What do you miss?

She said: One thing Americans are just not good at making: bread, rolls, unsalted butter and pastries, chocolate, gummy bears, and all the other food. The US just don’t care as much about food as Europeans. Just compare fresh produce from both the US to Germany, Italy, or France, for example.

I said: Only a Californian would say this, but I miss In’N’Out like crazy! There’s nothing better than grabbing an old-style burger and driving down PCH with the windows down and amazing sunsets.

What do you not miss?

She said: I don’t miss the uptightness (I didn’t even think that’s a word, but according to Word, there’s no mistake) of Germans: they can be so tense in some situations.

Three examples:

  1. I meet an Uber driver and invite him to my party. If you did that in Germany, the Uber driver would most likely politely decline because he would think I’m weird.
  2. If you’re at a party in Germany, you most likely find one group of friends OR several groups of friends together. If you don’t know anyone, you’re probably going to stay the outsider. In California – NO WAY JOSE! You can walk up to people, they will spark a conversation with you, and there will be lots of people from different places. I have met SO MANY of my closest friends at parties!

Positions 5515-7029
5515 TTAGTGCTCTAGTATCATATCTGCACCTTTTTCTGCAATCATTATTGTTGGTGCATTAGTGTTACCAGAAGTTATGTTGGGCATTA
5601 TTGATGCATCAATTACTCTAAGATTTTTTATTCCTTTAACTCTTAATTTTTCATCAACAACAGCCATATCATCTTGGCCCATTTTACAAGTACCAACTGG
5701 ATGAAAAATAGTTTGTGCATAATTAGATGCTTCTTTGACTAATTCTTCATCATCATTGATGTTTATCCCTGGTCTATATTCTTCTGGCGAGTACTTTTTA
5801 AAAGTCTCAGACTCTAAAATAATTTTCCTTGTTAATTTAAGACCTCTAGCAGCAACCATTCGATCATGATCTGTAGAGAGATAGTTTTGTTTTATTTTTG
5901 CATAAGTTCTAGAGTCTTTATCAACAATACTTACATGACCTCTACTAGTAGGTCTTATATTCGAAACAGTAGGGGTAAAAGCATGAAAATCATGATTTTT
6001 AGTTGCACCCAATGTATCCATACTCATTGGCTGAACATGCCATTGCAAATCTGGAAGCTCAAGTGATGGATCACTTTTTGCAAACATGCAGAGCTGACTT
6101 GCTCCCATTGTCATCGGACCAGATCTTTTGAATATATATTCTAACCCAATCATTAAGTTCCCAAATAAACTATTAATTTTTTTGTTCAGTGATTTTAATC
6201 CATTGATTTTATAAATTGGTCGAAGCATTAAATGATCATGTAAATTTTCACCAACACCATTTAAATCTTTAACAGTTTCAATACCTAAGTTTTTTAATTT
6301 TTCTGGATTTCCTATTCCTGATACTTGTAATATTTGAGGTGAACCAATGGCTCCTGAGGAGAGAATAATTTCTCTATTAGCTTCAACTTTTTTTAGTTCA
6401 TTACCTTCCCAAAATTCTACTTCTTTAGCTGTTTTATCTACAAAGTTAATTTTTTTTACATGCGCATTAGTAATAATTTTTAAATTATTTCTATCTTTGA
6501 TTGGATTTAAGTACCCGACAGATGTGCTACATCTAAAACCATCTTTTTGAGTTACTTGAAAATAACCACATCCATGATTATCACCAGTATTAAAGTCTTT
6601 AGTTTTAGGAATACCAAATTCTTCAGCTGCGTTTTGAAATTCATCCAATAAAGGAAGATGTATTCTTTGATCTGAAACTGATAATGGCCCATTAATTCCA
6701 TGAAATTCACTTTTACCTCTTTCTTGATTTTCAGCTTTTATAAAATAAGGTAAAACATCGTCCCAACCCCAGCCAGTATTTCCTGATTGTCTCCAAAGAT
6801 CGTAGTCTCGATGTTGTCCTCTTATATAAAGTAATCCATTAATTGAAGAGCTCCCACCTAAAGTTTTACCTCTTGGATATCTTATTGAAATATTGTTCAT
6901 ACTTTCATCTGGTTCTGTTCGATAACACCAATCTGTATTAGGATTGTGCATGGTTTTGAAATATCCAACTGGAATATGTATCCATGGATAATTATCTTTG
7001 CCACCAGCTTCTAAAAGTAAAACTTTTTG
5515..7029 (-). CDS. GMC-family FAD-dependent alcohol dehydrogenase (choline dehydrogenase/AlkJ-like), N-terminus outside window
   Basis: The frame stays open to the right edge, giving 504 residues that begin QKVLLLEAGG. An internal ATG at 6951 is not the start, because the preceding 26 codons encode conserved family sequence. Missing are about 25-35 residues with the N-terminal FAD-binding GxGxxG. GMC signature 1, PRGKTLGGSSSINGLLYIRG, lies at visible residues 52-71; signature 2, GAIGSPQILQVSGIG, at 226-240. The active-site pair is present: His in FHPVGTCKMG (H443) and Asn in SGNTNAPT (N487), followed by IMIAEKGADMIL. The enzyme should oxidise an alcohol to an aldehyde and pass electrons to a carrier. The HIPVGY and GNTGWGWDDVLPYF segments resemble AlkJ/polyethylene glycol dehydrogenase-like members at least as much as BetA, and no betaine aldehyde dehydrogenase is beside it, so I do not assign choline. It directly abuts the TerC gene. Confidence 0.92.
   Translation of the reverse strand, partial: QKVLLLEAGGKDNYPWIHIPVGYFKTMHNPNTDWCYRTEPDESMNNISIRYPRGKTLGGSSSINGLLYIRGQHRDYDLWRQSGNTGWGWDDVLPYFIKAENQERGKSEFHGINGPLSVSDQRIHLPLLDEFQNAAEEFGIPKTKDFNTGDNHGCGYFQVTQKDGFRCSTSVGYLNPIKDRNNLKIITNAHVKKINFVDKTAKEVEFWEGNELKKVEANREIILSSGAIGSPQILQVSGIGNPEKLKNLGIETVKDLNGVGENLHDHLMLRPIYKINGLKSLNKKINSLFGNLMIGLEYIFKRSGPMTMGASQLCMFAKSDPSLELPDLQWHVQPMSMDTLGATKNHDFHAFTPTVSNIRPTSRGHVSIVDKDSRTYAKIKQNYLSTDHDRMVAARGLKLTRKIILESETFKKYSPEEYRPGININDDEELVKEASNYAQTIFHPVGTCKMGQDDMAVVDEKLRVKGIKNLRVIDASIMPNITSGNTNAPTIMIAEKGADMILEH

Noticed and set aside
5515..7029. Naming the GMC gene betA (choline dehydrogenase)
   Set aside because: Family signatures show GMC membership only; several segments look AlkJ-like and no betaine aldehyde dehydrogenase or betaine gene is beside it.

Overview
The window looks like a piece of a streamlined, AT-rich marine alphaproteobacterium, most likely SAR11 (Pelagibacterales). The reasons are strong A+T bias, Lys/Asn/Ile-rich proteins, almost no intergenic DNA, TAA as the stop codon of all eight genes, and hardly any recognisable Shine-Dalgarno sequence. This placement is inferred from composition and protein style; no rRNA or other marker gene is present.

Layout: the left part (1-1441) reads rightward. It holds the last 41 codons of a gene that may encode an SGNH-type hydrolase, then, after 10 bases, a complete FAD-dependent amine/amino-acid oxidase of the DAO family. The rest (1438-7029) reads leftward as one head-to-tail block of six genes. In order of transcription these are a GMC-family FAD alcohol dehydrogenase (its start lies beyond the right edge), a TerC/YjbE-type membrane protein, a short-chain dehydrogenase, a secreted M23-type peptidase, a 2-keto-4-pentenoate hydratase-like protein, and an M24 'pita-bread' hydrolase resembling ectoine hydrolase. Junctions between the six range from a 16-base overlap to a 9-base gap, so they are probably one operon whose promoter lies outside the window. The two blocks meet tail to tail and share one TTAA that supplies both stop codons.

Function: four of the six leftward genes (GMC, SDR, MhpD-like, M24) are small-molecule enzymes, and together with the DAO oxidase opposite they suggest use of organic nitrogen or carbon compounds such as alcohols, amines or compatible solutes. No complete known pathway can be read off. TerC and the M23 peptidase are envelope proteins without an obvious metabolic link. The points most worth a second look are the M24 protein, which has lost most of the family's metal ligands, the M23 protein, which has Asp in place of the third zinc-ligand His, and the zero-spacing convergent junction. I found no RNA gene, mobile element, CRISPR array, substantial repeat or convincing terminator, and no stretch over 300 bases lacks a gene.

3. Germans play by the rules and want everything to work at a certain pace by a certain time. If it doesn’t they can get upset. In L.A., people are more relaxed (admittedly, some of them make be puffing too much of a certain substance).

I said: In no way do I miss California traffic. It was horrendous and I wasted so much of my time getting anywhere because of traffic. At all hours of the day! It’s so wonderful to have the autobahn and be able to drive as fast as you want on certain portions.

What is your biggest pet peeve about your new home?

She said: Capitalism – but that’s all over the US, not just California. Education is expensive as hell, rent is rising literally by the minute, and insurance will cost you an arm and a leg, especially the extra/hidden fees. Especially government things are ALL ABOUT MONEY! If people could, they would buy their own intelligence with it (they already buy others’). Bleeeeh… And actors/models/producers who are only trying to be your friend if you can get them somewhere.

I could add more things such as big ol’ gaps in between toilet stalls or only using forks to eat, but these things are generalizations about the US and I already wrote about them here.

I said: The constant need for Germans to stare is so annoying, nerve-wrecking and awkward! I have seriously had to directly ask people, “Can I help you!?” to get them to stop staring! It’s so rude! Stop it!